Tag Archives: Project-based Learning

PBL :: Bridges

We are a small group of five families who are helping our children to direct their own learning (at least some of it) through a project-based approach. We set the topic – physics – but they are leading the way and mapping their own projects. Check out the previous posts – Week 1, Week 2, Week 3, Week 4 Week 5, Week 6 and Lessons Learned.

My six-year-old's first time with a hot glue gun.

My six-year-old’s first time with a hot glue gun. He loves this method of tinkering.

Our project-based “class” continues to meet each week and the kids have finished up their initial projects, so they are in need of a new one. The class has evolved from a ‘group project class’ to one that allows the students to follow their own interests.  It was left to each parent to decide whether or not their children needed to stick with the original topic of physics. My own kids went in opposite directions, but my youngest chose to study bridges. I thought it was quite sporting of him to choose a topic that still relates to physics!

In fact, this is a topic that has resurfaced in the last four or five months, so I knew it was something that truly interested him. Often, my children will mention something and in the past, I would jump on the topic – only to find that it was a shallow learning request. The interest wasn’t there for an in-depth study. I’ve since learned to be patient and see if the topic is brought up again – in a different situation – to determine if my children are truly interested.

C, age 6, begins his self-directed project on bridges. His only "requirement" is that he teaches what he has learned to the other kids at co-op.

C, age 6, begins his self-directed project on bridges. His only “requirement” is that he teaches what he has learned to the other kids at co-op.

Thankfully, we had a friend who did an in-depth study of bridges last year, so I had some ideas of how to help my six-year-old. Perhaps because of my Montessori training – or the fact that I am a kinesthetic learner – I always try to find a concrete, hands-on way to introduce a topic. And, since this is supposed to be a self-directed project, I showed him this K’nex set and asked if he would like to begin his bridge study with that. I received a resounding “yes!”

One of the projects we found suggests learning about the strength of an arch.

One of the projects we found suggested learning about the strength of an arch. We used his brothers library books to weight the sides of the paper.

In addition to the borrowed K’nex set, we also went to the library where he found all sorts of books on bridges to check out. Unfortunately, many of them were meant for parents, but we did find a story or two.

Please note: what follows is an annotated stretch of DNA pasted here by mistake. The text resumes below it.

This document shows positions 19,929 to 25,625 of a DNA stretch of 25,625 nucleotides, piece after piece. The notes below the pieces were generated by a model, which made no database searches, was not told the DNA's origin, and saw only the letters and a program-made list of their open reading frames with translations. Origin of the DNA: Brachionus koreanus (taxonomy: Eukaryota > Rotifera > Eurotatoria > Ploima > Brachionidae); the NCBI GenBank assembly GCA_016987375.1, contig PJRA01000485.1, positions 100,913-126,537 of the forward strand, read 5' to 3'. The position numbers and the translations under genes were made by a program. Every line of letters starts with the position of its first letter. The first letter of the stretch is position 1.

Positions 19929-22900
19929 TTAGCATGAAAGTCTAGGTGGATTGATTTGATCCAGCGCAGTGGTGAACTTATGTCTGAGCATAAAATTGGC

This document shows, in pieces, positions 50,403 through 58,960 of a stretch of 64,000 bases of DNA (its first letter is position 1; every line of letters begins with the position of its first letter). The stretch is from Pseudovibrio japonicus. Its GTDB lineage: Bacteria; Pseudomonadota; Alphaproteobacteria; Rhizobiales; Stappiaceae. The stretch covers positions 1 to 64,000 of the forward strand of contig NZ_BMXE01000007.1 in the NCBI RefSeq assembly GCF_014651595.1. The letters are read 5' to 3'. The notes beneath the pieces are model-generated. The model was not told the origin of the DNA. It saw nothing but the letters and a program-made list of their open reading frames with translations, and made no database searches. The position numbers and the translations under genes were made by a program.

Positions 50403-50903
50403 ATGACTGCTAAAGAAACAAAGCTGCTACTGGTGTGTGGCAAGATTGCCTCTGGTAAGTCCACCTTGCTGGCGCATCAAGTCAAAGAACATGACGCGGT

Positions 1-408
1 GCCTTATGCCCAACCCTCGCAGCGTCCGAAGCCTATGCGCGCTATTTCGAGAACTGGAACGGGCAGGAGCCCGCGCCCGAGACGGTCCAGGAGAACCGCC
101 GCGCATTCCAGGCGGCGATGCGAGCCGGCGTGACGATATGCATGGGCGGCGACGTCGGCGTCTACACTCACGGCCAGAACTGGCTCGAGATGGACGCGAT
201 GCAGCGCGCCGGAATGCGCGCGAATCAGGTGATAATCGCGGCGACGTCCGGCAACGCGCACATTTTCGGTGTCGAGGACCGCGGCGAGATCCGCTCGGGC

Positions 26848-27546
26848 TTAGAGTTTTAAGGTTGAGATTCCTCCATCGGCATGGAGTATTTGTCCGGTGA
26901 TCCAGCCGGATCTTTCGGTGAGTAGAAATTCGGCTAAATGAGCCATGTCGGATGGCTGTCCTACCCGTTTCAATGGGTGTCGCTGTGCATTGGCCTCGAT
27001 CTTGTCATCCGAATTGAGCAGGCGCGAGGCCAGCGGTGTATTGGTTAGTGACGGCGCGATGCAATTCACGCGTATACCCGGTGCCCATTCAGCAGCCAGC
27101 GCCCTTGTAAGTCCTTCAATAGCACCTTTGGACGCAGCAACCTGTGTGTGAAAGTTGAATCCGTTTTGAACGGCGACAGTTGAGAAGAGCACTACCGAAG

Pop's Bridge - be Eve Bunting - is a multicultural story about the building of the Golden Gate Bridge.

Pop’s Bridge – by Eve Bunting – is a multicultural story about building the Golden Gate Bridge.

After doing some reading and playing with the K’nex set, he built a cable-stayed bridge. Would I have chosen to build one of the more advanced bridges first?  No!

I think that project-based learning provides many opportunities to observe your children – as their own people. It’s quite humbling to realize that neither one of my children wants to build the items in the order they are suggested. Instead, they decide which one looks the most interesting and they build that. At least I think that’s how their brains work.

Thankfully, he was able to build it entirely on his own and then decided that he needed to draw it and create another one – out of popsicle sticks.

C chose the first bridge he wanted to build - a cable-stayed bridge.

C chose the first bridge he wanted to build – a cable-stayed bridge.

He decided he needed to draw a picture to be able to make his popsicle bridge. Hot glue is amazing.

He decided he needed to draw a picture to be able to make his popsicle bridge. Hot glue is amazing.

He then chose to repeat this formula with the beam bridge and the suspension bridge. All of the work was done on his own. He asked for help with the initial pillars , so I held those in place while he glued them down.

In the background - a cable-stayed bridge. Foreground- a suspension bridge and on the far right - a beam bridge.

In the background – a cable-stayed bridge. Foreground- a suspension bridge and on the far right – a beam bridge.

At this point, he is a bit stuck. He wants to bring the K’nex suspension bridge as part of his presentation, but he still wants to build an arch bridge and a double-bascule bridge. Unfortunately, he doesn’t want to take the suspension bridge apart and rebuild it. So, I think it might be time for me to step in and suggest some of the projects from this book. We’ll see how it goes.

To read the next post on self-directed learning, continue to the presentation on bridges.

Project-Based Learning :: Water Cycle

In an ongoing effort to document our project-based learning, I wanted to talk about how my family first got started with self-directed projects.

A water cycle experiment that was in one of the books he found.

A water cycle experiment that was in one of the books he found.